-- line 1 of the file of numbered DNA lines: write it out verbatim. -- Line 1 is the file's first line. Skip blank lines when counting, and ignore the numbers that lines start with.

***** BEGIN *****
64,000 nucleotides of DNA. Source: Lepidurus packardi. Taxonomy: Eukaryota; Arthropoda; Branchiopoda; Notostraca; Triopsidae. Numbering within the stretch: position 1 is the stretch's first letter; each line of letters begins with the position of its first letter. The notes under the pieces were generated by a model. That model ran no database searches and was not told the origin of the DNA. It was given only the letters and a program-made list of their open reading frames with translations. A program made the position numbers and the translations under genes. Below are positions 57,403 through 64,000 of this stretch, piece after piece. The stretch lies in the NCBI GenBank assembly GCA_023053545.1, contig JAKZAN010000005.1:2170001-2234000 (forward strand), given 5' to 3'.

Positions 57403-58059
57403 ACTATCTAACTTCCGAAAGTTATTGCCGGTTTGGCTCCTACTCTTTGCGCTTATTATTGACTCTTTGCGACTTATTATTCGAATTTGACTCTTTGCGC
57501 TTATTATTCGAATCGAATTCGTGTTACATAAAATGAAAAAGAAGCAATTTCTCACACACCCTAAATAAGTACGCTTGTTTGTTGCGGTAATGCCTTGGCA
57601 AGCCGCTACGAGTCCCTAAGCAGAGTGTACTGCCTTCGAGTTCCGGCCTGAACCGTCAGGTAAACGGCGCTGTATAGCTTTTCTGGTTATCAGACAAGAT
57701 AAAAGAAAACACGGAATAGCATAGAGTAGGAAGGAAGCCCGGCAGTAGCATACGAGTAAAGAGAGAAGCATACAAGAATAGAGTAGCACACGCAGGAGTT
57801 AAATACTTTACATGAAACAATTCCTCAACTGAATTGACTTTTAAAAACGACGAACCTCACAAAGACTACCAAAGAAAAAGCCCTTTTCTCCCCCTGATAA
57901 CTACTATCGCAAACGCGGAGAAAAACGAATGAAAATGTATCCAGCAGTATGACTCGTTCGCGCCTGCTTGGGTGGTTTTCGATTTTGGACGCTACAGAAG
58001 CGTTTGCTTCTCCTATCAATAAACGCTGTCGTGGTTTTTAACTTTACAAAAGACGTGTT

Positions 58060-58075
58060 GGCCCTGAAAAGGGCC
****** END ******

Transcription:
64,000 nucleotides of DNA. Source: Lepidurus packardi. Taxonomy: Eukaryota; Arthropoda; Branchiopoda; Notostraca; Triopsidae. Numbering within the stretch: position 1 is the stretch's first letter; each line of letters begins with the position of its first letter. The notes under the pieces were generated by a model. That model ran no database searches and was not told the origin of the DNA. It was given only the letters and a program-made list of their open reading frames with translations. A program made the position numbers and the translations under genes. Below are positions 57,403 through 64,000 of this stretch, piece after piece. The stretch lies in the NCBI GenBank assembly GCA_023053545.1, contig JAKZAN010000005.1:2170001-2234000 (forward strand), given 5' to 3'.